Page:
Nadine Dorries will continue the competition crackdown on big tech Business

Nadine Dorries is to press ahead with the creation of a new digital competition watchdog that will have the power to impose multi-billion pound fines on US tech giants who abuse their dominance on the internet.

The Culture Secretary is setting up a Digital Markets Unit which will be given statutory powers to help him investigate alleged anti-competitive behavior by Google and Facebook.

The unit, which will sit within the Competition and Markets Authority, will be able to impose fines of up to 10% of global turnover and sanction bosses for the most serious infringements in a bid to stimulate competition and protect consumers.

He intends to change the rules so users can more easily switch between Apple and Android phones without losing contacts and data, while giving users more choice online.

The unit also plans to force tech giants to reveal the secrets of algorithms to small businesses and ensure news publishers are properly paid for their online content.

It could force companies to suspend or reverse actions they believe violated its rules.

In a response to the consultation published on Friday, the Department for Culture, Media and Sport (DCMS) will reveal that it intends to launch a ‘code of conduct’ for larger companies on the fair treatment of consumers and businesses.

However, ministers will promise a lighthearted approach to acquisition rules, fearing a crackdown could hit investment.

Digital Minister Chris Philp said “the dominance of a few tech giants crowds out competition and stifles innovation”.

He added: “We want to level the playing field and we are arming this new technological regulator with a range of powers to generate lower prices, better choice and more control for consumers while supporting content creators, innovators and publishers, including in our vital news. industry.”

It is not yet known when the legislation will be introduced. It is understood the plans could be referenced in the Queen’s Speech despite fears they will be left out entirely.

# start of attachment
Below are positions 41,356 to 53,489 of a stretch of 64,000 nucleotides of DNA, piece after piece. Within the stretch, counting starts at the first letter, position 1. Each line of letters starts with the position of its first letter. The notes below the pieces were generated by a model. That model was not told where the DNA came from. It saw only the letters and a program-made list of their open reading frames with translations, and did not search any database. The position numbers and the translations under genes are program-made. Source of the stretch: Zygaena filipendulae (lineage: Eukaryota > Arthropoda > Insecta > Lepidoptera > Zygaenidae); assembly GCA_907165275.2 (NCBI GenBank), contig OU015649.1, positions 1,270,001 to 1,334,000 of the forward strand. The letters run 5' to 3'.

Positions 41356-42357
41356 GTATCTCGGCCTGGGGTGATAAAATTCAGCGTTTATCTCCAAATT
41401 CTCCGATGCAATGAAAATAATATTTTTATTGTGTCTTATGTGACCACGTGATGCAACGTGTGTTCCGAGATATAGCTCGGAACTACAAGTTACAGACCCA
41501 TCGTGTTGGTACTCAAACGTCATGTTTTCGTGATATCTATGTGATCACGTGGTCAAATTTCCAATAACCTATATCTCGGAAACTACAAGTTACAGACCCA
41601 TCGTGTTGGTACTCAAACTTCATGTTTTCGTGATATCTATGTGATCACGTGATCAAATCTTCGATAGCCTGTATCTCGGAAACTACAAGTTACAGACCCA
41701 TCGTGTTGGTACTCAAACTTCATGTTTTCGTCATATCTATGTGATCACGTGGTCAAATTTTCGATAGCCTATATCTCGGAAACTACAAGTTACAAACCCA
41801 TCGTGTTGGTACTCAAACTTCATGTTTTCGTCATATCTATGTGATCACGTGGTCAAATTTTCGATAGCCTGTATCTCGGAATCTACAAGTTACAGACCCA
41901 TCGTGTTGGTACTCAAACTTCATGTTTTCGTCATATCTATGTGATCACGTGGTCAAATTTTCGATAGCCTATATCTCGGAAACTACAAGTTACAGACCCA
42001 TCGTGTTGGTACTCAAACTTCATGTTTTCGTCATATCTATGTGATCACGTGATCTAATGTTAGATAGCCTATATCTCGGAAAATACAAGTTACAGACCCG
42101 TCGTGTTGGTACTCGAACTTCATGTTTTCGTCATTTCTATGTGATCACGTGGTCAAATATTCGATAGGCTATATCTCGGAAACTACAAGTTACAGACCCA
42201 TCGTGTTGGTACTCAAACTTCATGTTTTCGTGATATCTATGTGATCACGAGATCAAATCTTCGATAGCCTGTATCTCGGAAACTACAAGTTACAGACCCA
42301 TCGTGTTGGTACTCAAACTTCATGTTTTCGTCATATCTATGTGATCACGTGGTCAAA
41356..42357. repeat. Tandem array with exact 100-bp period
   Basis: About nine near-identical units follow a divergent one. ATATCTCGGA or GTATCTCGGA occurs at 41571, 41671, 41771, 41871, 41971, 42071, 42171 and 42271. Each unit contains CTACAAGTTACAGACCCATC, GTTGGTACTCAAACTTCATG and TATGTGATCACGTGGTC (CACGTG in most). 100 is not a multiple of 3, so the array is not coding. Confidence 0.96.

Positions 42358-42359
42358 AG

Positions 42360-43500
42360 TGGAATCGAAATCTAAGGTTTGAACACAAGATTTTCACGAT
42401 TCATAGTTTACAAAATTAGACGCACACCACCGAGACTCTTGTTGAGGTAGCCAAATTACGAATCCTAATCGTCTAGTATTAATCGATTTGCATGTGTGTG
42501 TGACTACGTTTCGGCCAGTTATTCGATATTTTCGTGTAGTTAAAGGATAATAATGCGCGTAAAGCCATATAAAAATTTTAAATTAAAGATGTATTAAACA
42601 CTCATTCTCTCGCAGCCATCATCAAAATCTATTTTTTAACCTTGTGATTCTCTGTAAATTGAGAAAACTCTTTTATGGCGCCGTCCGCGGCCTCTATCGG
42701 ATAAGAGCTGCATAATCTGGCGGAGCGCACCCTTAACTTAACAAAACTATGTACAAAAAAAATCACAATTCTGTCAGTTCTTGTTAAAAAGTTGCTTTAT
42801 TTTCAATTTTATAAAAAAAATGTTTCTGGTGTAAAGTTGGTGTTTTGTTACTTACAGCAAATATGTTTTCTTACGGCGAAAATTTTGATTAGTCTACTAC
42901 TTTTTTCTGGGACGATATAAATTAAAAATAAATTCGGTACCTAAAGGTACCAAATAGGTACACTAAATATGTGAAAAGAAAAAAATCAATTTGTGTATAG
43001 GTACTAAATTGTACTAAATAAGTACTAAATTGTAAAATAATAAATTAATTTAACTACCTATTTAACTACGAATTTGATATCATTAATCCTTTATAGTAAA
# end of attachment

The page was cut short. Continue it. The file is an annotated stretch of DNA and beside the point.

Plans to force big tech companies to reveal details of their algorithms and notify of upcoming changes are expected to prove popular with businesses.

Algorithms are considered by tech companies to be highly valuable trade secrets. In a case brought to the High Court in 2020 by a rival, Google described its search ranking algorithms as its “crown jewels” while fighting an attempt to have them inspected by an outside consultant.

Facebook has faced multiple controversies over its feed ranking algorithm, including allegations last year from Frances Haugen, a whistleblower, that European political parties were taking more extreme stances to maintain their prominence. algorithm changes.

An update that boosted the prominence of Facebook posts with more user comments has prompted politicians to create more controversial online content, former social network worker Ms Haugen said, citing documents interns she said she saw in 2018.

Addressing the practices of tech companies, DCMS said: “Any change in their algorithms could mean that traffic is diverted from certain sites and companies, which could negatively affect their revenue.”

Facebook and Google alone claimed 35% of the $641 billion global digital advertising budget in 2020, according to figures compiled by GroupM, a subsidiary of advertising firm WPP.

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This notice was published: 2022-05-05 21:30:00

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